Sunday, December 30, 2012

A Hologram For the King

by Dave Eggers

A Hologram for the King marks the first fully fictional book that I've read by Eggers, since What is the What, his brilliant novel about a boy fleeing the war in Sudan, is really non-fiction in its basis, as is Zeitoun, his account of a family's struggles in the aftermath of Hurricane Katrina.  Both of these books show the strength of people in the most extreme of situations - war, famine, natural disaster, and America's Kafka-esque approach to fighting terrorism.

Hologram is not like that at all.  Its focus is on the decay of America's middle- and working-class, and American industry in general, as well as its diminishment on the world stage.  Alan Clay is an aging salesman who finds himself in late middle age with no idea what has happened to his employment, marital, and social status.  As a young man, he was a hugely successful executive at Schwinn, the bicycle company, before its business evaporated, a victim of its own drive for efficiency and cost-reduction through out-sourcing.  Now Clay is struggling to pay back the debts accrued through his attempts to start his own bicycle business, and to pay for his only daughter's college education.

Clay has been sent to Saudi Arabia to pitch a holographic communication system to the King Abdullah Economic City development, with the hope that Reliant Inc., the company sending him and three assistants, would become the IT provider's for the King's dream city of the future.  This is Alan's last chance at reaching anything approaching success, and he knows it.

The problem is, he and Reliant's team are clearly an afterthought.  They are left to languish for days in the KAEC's presentation tent, and no one has any idea when the King is going to arrive.  Alan succumbs to his own apathy, with the help of a little boot-legged siddiqui, and perhaps a mysterious growth on the back of his neck.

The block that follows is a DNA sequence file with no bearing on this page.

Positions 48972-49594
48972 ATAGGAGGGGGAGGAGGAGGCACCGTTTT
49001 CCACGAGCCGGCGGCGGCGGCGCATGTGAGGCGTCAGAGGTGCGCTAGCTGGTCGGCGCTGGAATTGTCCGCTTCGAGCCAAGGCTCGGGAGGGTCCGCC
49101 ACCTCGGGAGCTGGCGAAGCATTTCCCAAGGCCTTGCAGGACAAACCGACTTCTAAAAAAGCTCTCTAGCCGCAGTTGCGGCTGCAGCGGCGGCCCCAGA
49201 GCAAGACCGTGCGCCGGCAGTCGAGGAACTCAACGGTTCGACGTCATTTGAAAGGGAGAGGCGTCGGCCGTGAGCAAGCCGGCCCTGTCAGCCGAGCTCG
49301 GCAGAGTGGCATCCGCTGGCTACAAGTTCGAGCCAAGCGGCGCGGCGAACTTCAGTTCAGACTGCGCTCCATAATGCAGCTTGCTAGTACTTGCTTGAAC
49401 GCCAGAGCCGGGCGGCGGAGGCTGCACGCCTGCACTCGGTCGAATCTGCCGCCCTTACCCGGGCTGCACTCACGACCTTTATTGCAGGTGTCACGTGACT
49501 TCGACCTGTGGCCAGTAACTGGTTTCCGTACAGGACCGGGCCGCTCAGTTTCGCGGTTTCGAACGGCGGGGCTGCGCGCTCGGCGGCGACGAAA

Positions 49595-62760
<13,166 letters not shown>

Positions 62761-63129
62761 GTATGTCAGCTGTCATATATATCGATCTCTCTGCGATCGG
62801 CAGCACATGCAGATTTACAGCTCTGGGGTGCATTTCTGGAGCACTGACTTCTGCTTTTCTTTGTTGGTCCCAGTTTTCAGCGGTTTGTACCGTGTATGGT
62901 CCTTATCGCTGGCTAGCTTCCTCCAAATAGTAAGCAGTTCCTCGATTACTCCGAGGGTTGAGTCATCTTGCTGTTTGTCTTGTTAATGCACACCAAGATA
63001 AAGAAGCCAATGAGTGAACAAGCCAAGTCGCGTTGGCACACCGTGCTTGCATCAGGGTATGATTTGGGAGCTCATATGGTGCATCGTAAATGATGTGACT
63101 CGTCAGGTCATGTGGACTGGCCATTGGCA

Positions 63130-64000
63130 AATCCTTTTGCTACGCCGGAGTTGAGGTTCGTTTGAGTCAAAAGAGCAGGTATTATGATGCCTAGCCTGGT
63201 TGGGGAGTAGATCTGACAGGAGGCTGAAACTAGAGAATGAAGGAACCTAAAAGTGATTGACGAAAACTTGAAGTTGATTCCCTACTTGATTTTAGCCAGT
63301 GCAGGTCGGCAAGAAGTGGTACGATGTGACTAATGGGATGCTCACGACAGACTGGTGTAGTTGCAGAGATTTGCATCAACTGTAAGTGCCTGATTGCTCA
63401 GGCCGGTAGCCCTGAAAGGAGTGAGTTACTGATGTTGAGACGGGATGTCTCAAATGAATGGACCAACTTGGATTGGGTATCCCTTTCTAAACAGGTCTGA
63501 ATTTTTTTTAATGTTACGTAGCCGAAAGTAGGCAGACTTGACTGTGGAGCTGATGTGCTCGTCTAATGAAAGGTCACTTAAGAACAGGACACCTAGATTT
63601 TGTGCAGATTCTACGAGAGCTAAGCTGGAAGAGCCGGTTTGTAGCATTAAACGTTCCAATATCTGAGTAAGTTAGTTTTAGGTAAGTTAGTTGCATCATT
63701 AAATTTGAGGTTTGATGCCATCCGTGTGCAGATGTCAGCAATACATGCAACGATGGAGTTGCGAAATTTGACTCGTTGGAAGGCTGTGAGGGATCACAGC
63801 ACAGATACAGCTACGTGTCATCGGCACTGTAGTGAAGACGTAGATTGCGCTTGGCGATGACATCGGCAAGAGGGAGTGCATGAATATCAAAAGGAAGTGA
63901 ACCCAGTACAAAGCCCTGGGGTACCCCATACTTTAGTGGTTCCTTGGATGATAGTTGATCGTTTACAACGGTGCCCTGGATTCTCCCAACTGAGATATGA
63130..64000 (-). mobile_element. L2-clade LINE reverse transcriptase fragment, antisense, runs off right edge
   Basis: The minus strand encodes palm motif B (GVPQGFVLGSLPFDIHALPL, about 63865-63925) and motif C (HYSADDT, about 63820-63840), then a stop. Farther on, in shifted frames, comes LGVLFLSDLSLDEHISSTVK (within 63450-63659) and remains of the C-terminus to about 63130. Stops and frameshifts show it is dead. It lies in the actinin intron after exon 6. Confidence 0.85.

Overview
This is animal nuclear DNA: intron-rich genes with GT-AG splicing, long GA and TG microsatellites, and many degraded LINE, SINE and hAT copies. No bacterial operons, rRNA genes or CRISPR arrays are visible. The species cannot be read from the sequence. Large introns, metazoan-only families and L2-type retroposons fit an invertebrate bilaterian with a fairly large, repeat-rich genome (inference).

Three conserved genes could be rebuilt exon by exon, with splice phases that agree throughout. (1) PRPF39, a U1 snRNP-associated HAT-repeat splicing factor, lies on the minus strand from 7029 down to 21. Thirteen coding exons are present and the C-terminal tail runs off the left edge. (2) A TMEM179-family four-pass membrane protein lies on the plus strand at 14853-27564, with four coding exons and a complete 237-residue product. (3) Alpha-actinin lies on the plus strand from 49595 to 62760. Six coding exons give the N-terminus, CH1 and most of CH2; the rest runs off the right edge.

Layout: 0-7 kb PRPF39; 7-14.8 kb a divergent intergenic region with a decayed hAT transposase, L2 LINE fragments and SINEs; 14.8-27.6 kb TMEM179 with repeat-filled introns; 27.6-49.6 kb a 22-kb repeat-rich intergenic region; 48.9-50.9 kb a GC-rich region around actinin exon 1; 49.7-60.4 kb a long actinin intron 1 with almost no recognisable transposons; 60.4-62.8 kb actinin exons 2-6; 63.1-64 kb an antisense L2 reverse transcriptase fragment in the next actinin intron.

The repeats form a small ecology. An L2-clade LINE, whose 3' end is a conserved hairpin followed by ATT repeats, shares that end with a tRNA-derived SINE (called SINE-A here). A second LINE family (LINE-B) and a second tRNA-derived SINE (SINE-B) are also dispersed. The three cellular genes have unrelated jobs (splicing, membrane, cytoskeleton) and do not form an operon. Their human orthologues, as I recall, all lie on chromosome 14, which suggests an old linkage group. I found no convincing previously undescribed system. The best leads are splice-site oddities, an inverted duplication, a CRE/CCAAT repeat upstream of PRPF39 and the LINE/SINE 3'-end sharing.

Alan is not the most sympathetic of characters at times; his bewilderment of the loss of privilege he, and by extension, his country, has suffered can be a little annoying, but there are a few very memorable characters filling this book.  The best is Yousuf, who we first meet as Alan's driver when he misses the shuttle bus to KAEC on his first day there.  Yousuf has been educated in the US, is the son of a very successful sandal shop owner, and is utterly and overwhelmingly bored in his country, where there are no opportunities for someone like him.  Much as Alan has become the face of America in this book, Yousuf, and later a female doctor, becomes the face of KSA, underscoring the differences between the two countries.

Eggers is an easy, capable writer.  He captures the present moment remarkably well, and writes Clay from a full cloth.  The other characters are not as well-developed, but that's because we really only see them from Alan's perspective, despite the use of 3rd person narration.  Alan's the American; of course all other characters are peripheral.

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